As I type, the Chicago Cubs are in the middle of an exhibition match-up against Team Italy in Mesa.
And for some added fun, one of the Cubs’ own outfield prospects, John Andreoli, got the start in right field for Team Italy, where he’s rostered for the World Baseball Classic.
Here’s hoping he does well (he’s already scored a couple runs), stays healthy, and makes his way back to the blue team.
Oh wait, that might be a little bit more confusing than it should be:
On to some news from around the league …
- Do you remember Jose Bautista’s now-infamous bat flip following the go-ahead three-run homer during Game 5 of the 2015 ALDS? Of course you do, but how do you feel about it? I’ve always supported, quite strongly, his right to flip that bat, especially in a moment as grand and cinematic as that one. Obviously, not everyone feels the same way, including a number of current and former players. But, well, they’re wrong, and Noah Syndergaard agrees.
- In an article at the New York Post, Syndergaard flatly states that Bautista wasn’t “disrespecting the game at all,” and that he simply sees it as a guy going out and having fun. In fact, Thor suggests that in those sort of moments, a player can essentially black out from the emotions and sheer excitement. Agreed. How many Norse Gods do you have on the “anti-bat-flipping” ticket? That’s what I thought.
- Apparently, about one-fifth of the home field advantage is due to the fact that the home pitcher gets to take the mound first. Put differently, from 2002-2016, the away team has done a poorer job of creating offense in the first inning (.323 wOBA) than the home team (.347) by a larger margin (-.024) than all other innings throughout the game (-.010). The general theory here is that the length of time between warm-ups and first pitch is usually quite a bit longer for the away team than the home team. So what am I getting at?
- Well, at FanGraphs, Dave Cameron takes a closer look at this phenomenon (with much greater detail) and suggest that away teams might consider starting the game off with a reliever. Aside from the potential platoon advantage for the pitcher (you’d obviously pick someone who matches up well with the leadoff man), “the starting pitcher could finish his warm-ups during the first batter at-bat, and come straight into the bottom of the first inning without any cool-down period.” More at FanGraphs.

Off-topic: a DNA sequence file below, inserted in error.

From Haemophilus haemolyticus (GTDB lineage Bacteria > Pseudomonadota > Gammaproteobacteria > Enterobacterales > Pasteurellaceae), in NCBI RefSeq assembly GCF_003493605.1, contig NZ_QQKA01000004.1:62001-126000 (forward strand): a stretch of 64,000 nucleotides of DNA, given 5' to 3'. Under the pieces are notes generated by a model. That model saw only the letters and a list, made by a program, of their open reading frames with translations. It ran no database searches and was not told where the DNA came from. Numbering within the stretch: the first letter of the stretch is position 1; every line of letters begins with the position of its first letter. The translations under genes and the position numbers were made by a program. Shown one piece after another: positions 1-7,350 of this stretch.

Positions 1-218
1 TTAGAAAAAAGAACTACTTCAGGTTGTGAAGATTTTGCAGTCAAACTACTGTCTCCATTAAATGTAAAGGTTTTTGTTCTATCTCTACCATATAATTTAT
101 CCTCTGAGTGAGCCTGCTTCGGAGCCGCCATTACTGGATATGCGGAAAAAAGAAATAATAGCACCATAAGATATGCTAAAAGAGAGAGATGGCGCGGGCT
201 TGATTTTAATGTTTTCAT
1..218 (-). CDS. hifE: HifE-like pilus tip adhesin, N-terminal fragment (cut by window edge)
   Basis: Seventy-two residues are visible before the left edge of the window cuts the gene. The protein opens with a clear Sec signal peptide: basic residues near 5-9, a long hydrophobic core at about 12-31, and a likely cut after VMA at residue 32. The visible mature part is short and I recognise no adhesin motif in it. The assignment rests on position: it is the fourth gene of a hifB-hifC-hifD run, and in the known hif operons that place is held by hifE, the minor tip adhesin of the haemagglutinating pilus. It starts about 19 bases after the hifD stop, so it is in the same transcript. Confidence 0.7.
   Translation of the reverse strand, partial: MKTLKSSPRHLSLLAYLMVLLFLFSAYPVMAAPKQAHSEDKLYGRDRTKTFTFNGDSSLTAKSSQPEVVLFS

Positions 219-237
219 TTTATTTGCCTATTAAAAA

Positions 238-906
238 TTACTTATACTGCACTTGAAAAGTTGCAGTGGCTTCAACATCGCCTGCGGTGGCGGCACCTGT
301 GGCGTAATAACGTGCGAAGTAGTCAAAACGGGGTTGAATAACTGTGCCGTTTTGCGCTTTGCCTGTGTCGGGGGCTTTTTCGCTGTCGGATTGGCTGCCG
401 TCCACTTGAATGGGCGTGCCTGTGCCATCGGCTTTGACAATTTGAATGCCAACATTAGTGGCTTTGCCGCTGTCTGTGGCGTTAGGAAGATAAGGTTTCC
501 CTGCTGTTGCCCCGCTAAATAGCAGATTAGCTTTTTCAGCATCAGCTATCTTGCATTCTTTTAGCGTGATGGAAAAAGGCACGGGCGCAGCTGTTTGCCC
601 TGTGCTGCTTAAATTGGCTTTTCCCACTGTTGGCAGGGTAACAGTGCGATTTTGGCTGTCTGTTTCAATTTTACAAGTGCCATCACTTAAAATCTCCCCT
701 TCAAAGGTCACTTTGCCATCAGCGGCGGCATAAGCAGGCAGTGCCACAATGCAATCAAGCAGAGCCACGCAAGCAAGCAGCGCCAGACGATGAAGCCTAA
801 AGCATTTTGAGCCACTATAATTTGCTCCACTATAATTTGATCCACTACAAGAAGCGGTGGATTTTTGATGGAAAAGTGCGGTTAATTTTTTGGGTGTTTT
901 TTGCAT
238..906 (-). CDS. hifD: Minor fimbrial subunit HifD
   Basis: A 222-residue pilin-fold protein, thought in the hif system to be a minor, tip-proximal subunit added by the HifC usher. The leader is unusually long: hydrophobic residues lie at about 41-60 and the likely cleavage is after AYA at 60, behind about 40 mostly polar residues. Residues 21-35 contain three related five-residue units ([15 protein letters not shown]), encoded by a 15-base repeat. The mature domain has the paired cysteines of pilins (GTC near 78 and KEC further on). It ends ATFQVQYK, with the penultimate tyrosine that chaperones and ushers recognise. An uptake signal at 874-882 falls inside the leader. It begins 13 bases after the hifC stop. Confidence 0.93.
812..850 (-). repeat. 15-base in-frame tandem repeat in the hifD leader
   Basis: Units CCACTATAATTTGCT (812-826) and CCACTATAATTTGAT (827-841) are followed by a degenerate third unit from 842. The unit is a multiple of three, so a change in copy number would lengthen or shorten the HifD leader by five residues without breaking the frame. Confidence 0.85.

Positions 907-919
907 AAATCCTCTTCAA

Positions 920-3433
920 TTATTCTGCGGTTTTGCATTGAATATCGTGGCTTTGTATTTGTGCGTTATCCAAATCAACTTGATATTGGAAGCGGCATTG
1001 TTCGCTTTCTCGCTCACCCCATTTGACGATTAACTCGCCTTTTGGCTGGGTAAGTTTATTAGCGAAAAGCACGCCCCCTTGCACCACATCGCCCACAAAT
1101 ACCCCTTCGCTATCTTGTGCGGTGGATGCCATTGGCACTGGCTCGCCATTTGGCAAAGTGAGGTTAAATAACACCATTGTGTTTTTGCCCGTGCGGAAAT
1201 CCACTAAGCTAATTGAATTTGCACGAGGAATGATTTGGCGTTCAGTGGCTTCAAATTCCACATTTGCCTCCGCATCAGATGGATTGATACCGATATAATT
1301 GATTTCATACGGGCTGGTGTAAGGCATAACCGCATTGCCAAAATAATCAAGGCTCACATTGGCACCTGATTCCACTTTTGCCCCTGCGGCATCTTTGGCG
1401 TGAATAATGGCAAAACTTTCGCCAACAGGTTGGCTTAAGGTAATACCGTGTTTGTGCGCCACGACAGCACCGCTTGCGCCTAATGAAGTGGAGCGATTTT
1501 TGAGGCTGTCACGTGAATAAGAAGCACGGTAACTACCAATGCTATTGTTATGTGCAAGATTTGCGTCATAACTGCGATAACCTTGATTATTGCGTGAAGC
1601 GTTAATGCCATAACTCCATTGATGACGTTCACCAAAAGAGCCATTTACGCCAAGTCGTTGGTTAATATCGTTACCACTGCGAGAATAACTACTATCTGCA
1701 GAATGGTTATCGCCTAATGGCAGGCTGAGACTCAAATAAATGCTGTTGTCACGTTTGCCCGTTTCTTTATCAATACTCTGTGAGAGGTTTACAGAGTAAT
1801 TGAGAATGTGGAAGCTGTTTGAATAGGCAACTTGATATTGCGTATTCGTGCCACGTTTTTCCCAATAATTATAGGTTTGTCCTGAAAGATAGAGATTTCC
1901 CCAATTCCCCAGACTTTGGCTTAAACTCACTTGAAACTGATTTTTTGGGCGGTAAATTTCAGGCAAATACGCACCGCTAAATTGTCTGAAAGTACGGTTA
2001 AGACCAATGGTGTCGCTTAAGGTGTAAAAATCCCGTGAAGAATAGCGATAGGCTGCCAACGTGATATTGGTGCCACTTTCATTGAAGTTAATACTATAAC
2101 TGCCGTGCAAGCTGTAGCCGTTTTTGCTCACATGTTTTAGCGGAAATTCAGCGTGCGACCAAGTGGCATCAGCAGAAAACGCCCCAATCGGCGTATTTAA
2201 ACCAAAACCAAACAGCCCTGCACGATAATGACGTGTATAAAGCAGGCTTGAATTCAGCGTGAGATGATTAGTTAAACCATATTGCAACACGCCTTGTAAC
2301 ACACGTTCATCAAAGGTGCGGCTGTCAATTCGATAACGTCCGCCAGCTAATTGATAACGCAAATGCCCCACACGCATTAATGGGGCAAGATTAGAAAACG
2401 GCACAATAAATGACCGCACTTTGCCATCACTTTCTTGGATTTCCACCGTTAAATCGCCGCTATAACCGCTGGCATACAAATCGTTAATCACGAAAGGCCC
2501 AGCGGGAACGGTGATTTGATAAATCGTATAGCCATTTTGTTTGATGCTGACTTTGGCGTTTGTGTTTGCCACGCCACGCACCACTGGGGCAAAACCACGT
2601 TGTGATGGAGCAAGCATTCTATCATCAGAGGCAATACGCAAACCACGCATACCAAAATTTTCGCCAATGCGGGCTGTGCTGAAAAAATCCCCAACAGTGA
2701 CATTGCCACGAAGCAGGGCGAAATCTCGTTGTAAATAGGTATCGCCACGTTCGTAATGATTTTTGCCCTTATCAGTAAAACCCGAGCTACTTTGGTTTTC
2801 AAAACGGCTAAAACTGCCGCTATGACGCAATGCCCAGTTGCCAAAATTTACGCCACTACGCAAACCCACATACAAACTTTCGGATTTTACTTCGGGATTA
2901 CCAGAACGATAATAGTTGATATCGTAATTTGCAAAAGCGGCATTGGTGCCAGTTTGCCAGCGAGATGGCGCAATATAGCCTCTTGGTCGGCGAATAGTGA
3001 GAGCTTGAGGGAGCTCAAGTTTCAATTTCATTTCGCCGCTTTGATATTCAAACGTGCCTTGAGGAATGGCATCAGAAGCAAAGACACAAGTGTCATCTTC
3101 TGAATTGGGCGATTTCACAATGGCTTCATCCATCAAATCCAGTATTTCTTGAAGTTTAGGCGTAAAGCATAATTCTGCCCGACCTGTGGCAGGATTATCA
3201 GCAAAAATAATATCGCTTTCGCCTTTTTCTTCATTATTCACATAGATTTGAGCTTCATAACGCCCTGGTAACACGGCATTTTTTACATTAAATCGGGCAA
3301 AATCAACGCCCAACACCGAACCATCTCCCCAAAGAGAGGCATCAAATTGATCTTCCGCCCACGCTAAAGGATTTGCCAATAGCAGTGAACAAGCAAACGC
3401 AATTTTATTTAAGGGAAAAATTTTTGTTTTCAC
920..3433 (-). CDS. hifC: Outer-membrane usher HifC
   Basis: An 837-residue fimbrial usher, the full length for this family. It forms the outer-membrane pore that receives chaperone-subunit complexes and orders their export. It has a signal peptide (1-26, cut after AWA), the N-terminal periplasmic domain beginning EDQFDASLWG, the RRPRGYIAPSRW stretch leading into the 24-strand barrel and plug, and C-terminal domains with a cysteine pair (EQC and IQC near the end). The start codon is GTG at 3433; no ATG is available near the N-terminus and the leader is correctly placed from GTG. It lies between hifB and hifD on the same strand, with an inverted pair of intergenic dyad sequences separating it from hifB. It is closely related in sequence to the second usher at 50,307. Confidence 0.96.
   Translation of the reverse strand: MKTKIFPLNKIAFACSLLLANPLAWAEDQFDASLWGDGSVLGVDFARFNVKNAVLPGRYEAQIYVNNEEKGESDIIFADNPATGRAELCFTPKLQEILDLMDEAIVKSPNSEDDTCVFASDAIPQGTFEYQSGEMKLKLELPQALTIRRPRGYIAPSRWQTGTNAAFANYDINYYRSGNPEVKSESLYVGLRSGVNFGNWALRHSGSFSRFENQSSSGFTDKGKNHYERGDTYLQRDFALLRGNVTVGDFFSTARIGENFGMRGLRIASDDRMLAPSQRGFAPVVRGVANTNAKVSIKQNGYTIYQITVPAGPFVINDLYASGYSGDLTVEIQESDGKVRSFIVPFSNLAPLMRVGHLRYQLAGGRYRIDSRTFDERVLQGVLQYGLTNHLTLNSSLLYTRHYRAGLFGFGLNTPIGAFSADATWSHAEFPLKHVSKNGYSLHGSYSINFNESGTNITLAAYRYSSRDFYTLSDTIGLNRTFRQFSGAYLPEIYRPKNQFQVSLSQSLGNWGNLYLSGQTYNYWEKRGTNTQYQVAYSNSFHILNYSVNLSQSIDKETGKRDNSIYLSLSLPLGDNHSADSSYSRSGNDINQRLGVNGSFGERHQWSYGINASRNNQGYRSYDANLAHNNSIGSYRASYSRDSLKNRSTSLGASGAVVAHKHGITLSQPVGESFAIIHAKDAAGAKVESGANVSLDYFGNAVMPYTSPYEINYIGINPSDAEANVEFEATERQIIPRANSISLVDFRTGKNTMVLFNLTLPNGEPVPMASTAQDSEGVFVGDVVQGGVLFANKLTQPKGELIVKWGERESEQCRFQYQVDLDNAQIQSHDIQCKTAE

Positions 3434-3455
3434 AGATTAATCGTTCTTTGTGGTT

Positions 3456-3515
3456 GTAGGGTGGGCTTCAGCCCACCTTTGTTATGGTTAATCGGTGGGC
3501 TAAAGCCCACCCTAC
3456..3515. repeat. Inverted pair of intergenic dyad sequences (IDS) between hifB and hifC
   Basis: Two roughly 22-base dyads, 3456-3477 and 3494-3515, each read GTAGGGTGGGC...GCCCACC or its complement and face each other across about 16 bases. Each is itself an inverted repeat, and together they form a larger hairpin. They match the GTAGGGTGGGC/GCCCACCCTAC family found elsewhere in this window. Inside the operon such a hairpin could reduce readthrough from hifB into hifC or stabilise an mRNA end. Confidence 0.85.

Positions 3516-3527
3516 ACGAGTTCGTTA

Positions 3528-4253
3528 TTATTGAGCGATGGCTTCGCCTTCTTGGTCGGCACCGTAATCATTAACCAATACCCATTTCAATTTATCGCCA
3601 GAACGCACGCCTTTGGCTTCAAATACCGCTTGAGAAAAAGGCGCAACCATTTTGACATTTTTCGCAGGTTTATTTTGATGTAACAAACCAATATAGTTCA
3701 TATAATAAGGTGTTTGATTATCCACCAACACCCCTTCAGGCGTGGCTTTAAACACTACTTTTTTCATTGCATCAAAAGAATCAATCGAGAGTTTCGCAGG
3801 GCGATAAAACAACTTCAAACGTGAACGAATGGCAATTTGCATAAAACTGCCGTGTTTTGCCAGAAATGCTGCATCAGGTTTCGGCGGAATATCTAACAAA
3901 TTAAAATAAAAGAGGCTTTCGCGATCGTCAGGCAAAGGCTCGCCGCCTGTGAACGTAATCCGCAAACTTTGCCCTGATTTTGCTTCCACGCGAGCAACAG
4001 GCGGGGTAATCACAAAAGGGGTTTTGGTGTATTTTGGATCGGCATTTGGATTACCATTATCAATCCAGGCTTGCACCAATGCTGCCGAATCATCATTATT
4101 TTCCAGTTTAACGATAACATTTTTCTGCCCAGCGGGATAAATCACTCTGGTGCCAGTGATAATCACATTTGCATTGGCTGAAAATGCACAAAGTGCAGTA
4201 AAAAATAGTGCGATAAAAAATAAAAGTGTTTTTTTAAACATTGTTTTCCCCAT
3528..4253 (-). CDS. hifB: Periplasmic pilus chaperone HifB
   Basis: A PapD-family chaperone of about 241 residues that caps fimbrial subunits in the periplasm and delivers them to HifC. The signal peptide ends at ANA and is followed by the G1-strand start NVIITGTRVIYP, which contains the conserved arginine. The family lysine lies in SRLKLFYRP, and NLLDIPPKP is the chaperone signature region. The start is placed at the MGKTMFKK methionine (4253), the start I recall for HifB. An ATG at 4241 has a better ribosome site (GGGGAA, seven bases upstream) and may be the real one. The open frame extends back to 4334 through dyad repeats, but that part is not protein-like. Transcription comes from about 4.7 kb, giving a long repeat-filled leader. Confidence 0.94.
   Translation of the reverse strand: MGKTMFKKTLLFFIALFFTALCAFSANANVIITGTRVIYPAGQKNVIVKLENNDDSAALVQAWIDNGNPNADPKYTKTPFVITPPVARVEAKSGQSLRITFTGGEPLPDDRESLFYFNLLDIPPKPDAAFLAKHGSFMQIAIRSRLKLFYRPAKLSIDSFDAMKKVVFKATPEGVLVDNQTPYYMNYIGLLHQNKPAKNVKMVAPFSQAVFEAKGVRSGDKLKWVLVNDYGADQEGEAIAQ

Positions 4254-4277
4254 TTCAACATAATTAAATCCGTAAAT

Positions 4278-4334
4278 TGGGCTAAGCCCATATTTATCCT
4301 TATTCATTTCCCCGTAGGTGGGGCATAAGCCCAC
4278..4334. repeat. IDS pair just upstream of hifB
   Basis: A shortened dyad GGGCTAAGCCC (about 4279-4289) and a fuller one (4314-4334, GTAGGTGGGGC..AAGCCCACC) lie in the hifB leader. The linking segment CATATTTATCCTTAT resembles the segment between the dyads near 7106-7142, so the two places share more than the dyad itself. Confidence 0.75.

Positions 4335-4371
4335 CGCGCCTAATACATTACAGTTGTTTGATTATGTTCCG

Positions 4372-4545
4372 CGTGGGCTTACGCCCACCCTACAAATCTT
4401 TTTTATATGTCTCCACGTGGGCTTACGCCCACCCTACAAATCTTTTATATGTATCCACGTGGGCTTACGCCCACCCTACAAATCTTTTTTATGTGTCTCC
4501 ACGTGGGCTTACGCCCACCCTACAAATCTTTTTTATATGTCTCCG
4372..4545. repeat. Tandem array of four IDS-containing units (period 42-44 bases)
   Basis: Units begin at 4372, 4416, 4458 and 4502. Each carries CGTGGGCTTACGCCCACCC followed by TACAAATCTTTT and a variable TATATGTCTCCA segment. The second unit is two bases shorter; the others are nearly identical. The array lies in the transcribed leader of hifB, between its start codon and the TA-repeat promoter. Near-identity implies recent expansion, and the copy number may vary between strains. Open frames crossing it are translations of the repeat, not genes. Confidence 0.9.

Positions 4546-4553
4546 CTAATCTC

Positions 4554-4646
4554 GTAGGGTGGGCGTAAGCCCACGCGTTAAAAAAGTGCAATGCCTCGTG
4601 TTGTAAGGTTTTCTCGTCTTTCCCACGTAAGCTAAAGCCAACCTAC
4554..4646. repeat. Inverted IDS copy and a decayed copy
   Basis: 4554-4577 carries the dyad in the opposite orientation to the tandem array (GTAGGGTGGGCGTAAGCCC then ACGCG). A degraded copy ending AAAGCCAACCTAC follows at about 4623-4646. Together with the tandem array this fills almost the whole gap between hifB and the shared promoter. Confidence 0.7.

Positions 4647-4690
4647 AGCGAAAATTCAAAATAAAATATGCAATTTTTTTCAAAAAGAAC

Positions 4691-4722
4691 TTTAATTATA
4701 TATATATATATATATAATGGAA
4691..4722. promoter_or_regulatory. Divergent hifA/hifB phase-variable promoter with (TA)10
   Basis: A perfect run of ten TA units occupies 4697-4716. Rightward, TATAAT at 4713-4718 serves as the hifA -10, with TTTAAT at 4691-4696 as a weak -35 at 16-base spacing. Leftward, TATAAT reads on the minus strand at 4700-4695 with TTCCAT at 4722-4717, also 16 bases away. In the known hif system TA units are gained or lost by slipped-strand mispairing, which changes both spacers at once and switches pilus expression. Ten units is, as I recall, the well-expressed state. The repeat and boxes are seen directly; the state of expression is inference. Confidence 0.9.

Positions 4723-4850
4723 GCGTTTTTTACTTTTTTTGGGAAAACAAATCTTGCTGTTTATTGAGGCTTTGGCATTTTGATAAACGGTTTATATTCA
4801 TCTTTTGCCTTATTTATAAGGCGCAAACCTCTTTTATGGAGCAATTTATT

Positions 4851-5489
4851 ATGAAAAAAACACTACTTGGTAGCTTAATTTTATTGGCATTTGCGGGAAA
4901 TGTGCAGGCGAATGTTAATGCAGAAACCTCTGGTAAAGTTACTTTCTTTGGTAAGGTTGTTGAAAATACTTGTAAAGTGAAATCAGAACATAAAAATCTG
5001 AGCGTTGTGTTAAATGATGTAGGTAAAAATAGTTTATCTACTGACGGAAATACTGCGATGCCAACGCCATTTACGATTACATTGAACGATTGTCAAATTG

- Obviously, the majority of starters would probably hate that and there are numerous potential money-related obstacles to overcome (arbitration, performance incentives), but it’s an interesting idea – especially, as Cameron puts it – in September when rosters have expanded. Just food for thought.
- You may not love the guy, but this is going to be fun either way:
Tim Tebow is going to start Wednesday's game against the Red Sox at designated hitter. He'll face reigning AL Cy Young Rick Porcello. #Mets
— Anthony DiComo (@AnthonyDiComo) March 6, 2017
- Either he strikes out hilariously (very likely) or he knocks a hit off the 2016 AL Cy Young award winner. I don’t even know which I prefer.
- At CBS Sports, R.J. Anderson has a deep dive on where and how MLB teams are finding their competitive advantages in a post-Moneyball era. And although the read is really interesting in and of itself, it did reveal some more information on the Cubs investment in Kinatrax technology.
- Along with the Rays, the Chicago Cubs are among a short list of teams who’ve invested deeply in third party vendors to find a competitive advantage any way they can. Kinatrax, as it were, is a startup that sells a “markerless motion capture system reliant upon high-speed imaging sensors that are mounted throughout a stadium to capture video at 300 frames per second.” Put more simply, their equipment helps teams measure biomechanical data to help better understand and prevent injury. Read more about Kinatrax, the Cubs, and finding competitive advantages at CBS sports. It’s a deep dive, but worth it.
- Brett reminded me, before writing this bullet, that it’s always important to reexamine our preexisting beliefs, regardless of how strongly we adhere to them. So, to that end, I present to you Jayson Stark’s “Miguel Cabrera and the Dying Art of the RBI.” At ESPN, Stark makes an argument using quotes and stats from Cabrera, that the baseball community’s pendulum may have swung a bit too far in the opposite direction when it comes to RBI. I certainly did not leave convinced of anything in particular, other than reminding myself how freakin’ amazing Miguel Cabrera is as a hitter, but it was worth the read. Give it a try.
- I’m on board with this, are you?
Alex Rodriguez has joined Fox Sports full-time. It's a multi-year deal to work as an MLB analyst including select Saturday games in booth.
— Richard Deitsch (@richarddeitsch) March 7, 2017
- I think he does a great job, and I look forward to seeing more of him when the Cubs are back in the playoffs in 2017.
- I had a little fun on Twitter this afternoon:
— Michael Cerami (@Michael_Cerami) March 7, 2017
— Michael Cerami (@Michael_Cerami) March 7, 2017
- And the Cubs had a bit of fun right back:
- Speaking of fun, at BIF we watched (and laughed) as a WBC player threw a bunted ball … to no one in particular allowing three runs to score.
- And also, a truly unbelievable catch:
— Baseball is Fun (@flippingbats) March 7, 2017